Too much light can cause burns in the leaves
Too much heat can cause sunburns (similar to the above basically but more damage)

Too much light can also cause leaf bleaching where the ends turn too yellow and too much light can cause leaves to redden.

I am planning to perform my own experiemtns. I've got one that is developing some leaf bleaching from too much light but the leaves are actively seeking out the light and the leaves have not got any sunburn.

So I could turn down the light but based on my recent discussion on fertilizing I am planning to experiement by providing this one a bit more fertilizer. I am a bit anxious doing it, I have doubled my fertilizer strength which has doubled the Nitrogen so wish me luck. I hope it works out ok.

I also have a Vanda, a Cattleya and a Dendrobium which I moved to higher light. The change in growth in the Dendrobium was phenomental. It went from doing nothing to produing 5 new bulbs but at the same time those bulbs grew a bit stunted and had very red leaves. Too much light right? No. I really do not believe so. The change in growth the increased light triggered was amazing but at the same time producing 5 bulbs just overwhelmed this plant which had very low energy reserves (wrinkled bulbs) so all the leaves turned red.

I could move the plant to a lower light but I believe that is not the full story. So red leaves are generally caused by a phosphorous or magnesium deficiency. Like said I am fully aware that the more light you give the worse the problem gets but I don't think the plant is getting too much light as it hasn't gotten sunburns yet which even more light would cause. But trying to grow faster under higher light triggers the deficiency (if there is one) to get worse so it's time for me to test this out so I'll be giving one more phosphorous, a couple more Magnesium and the one with bleached leaves will get more Nitrogen,

Then the phalaenopsis I have with red leaves, like Tedro's, I will also be experimenting with after reading that phalaenopsis need twice the N than Cattleya's do.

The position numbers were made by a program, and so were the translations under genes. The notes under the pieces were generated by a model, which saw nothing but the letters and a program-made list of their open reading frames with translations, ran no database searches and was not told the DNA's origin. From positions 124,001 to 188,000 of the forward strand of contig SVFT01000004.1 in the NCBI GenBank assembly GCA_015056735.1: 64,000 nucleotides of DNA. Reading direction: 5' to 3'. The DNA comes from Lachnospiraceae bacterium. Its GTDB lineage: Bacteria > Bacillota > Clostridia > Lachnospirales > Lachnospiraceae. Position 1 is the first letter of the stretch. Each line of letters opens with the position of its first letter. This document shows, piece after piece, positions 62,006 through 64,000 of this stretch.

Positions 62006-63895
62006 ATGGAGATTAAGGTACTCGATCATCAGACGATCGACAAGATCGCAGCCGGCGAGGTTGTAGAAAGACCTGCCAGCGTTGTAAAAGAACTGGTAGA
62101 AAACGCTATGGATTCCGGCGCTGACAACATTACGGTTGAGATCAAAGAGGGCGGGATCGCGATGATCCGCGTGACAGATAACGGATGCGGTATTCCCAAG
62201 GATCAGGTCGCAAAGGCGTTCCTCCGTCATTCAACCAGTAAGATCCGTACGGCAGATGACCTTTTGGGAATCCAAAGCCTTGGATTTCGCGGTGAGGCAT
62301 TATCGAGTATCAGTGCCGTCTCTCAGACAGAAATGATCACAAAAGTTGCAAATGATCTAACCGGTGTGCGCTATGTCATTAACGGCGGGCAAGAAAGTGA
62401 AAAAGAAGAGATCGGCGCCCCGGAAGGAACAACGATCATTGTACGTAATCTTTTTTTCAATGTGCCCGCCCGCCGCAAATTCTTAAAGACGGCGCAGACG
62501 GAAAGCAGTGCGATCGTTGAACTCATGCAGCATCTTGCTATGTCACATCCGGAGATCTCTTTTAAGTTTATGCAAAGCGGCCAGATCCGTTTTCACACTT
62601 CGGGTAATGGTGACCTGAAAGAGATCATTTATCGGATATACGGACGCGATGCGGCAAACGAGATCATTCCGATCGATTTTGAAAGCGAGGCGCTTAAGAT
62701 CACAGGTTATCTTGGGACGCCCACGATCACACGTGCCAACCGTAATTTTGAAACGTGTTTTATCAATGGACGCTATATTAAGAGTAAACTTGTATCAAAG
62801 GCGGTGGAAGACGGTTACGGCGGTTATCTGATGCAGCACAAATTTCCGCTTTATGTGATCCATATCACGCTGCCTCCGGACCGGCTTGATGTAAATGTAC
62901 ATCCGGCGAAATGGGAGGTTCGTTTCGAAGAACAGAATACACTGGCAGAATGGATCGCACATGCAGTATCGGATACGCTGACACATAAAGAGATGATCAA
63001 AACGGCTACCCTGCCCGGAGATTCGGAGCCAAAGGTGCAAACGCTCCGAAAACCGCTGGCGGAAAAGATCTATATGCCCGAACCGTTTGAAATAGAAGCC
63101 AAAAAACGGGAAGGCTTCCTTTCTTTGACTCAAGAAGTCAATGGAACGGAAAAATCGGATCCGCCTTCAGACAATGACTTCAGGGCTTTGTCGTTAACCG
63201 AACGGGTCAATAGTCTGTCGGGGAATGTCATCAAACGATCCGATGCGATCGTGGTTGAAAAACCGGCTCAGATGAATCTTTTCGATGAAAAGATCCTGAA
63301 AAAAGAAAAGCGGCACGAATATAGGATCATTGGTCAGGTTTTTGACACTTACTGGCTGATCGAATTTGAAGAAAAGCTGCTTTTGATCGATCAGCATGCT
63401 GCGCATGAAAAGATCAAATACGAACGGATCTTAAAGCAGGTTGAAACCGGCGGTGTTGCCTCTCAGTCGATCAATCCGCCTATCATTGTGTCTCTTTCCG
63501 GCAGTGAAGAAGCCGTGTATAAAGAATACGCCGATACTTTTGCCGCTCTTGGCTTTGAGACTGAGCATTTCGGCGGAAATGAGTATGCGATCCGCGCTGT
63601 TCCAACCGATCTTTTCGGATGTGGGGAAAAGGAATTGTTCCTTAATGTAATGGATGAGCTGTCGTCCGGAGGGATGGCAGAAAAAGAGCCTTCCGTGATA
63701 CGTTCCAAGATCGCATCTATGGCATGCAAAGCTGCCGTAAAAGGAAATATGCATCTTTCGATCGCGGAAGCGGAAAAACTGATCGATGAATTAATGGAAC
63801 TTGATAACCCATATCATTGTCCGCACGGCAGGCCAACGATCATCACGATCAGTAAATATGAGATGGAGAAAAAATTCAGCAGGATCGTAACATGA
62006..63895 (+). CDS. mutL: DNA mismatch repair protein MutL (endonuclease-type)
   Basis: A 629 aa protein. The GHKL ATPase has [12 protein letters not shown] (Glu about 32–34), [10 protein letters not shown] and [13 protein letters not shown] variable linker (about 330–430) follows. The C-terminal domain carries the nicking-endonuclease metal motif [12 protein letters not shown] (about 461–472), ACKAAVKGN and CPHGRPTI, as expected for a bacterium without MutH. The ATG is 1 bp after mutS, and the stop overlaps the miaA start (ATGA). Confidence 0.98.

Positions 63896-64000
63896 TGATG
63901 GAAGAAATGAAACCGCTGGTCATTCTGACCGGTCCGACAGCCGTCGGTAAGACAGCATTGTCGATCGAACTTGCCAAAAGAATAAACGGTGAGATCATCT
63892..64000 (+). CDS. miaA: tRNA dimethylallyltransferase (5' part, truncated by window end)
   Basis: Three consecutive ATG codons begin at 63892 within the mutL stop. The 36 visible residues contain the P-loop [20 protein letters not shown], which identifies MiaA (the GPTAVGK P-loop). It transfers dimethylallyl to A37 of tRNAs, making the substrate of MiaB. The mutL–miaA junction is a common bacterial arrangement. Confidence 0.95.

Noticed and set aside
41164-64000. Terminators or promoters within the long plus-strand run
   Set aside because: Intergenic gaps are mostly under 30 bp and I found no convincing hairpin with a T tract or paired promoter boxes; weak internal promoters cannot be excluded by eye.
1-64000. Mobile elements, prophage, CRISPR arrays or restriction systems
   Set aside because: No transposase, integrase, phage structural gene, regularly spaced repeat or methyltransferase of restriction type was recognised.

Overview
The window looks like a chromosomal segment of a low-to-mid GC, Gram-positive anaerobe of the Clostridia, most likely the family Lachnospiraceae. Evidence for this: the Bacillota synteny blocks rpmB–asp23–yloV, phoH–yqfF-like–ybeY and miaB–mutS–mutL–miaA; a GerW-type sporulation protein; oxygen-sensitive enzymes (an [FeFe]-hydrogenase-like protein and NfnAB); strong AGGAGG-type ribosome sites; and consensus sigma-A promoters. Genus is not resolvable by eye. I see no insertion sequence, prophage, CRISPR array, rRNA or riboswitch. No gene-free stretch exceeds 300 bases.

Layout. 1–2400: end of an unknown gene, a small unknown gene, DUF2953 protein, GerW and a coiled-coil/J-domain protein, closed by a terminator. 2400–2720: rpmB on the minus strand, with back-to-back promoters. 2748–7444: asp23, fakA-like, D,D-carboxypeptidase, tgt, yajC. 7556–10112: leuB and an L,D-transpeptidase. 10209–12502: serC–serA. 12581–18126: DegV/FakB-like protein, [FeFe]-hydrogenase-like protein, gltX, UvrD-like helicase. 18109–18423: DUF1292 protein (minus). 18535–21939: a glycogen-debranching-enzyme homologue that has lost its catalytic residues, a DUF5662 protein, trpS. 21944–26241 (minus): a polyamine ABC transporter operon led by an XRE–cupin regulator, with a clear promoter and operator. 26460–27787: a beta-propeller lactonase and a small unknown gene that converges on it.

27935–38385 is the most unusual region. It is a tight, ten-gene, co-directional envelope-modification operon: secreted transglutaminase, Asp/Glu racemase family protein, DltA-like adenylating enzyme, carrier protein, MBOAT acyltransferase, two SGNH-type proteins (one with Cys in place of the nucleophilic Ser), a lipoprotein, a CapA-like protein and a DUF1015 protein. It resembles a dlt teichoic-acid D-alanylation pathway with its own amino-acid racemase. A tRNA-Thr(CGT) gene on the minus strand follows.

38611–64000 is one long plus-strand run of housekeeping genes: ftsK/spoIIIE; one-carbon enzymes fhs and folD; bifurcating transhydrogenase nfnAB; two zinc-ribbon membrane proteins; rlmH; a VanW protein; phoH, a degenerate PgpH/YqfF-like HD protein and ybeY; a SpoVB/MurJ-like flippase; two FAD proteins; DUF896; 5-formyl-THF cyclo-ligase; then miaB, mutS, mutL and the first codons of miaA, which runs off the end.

Shold be interesting. Eager to hear opinions or suggestions but I have a limited number of plants to try this with so we'll see what I find.

Again one can always lower light but that at the same time would surely lower flowering.

I don't believe in the concept that lowering light improves flowering for some. I've seen it suggested. I don't believe it and think there is more to it.

So we shall see, I will make some observations and hopefully know more by next year.
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  #26  
Old 09-27-2021, 08:42 PM
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Hope to hear how these light adjutments go...I am still forming my own clonclusions.
Discussing light levels is a bit loose-goosey when the actual light levels are not known. I use this light meter, which is very reasonably priced.

https://www.amazon.com/gp/product/B0...?ie=UTF8&psc=1

What fertilizer brand/formulation are you using?

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Last edited by K-Sci; 09-27-2021 at 08:51 PM..
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  #27  
Old 09-27-2021, 09:46 PM
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So red leaves are generally caused by a phosphorous or magnesium deficiency. Like said I am fully aware that the more light you give the worse the problem gets...
Not quite! Red leaves are the plant's natural sunscreen and are not a deficiency, nor are red leaves considered a problem.
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  #28  
Old 09-27-2021, 10:05 PM
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Not quite! Red leaves are the plant's natural sunscreen and are not a deficiency, nor are red leaves considered a problem.
I've also never heard of red leaves being caused by a deficiency. Where did you hear this?


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  #29  
Old 09-27-2021, 11:01 PM
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Plants with dark flowers can have red in the leaves even if they aren't at the "suntan" intensity - if there is lots of anthocyanin around, expressing it in the leaves is very common.
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  #30  
Old 09-27-2021, 11:47 PM
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In his book that I keep telling people to read Motes mentions that magnesium deficiency can cause red spotting and streaking in Vandas during cool weather. It can take many months of supplementation to remedy the situation. I haven't read enough to know whether it occurs in other genera.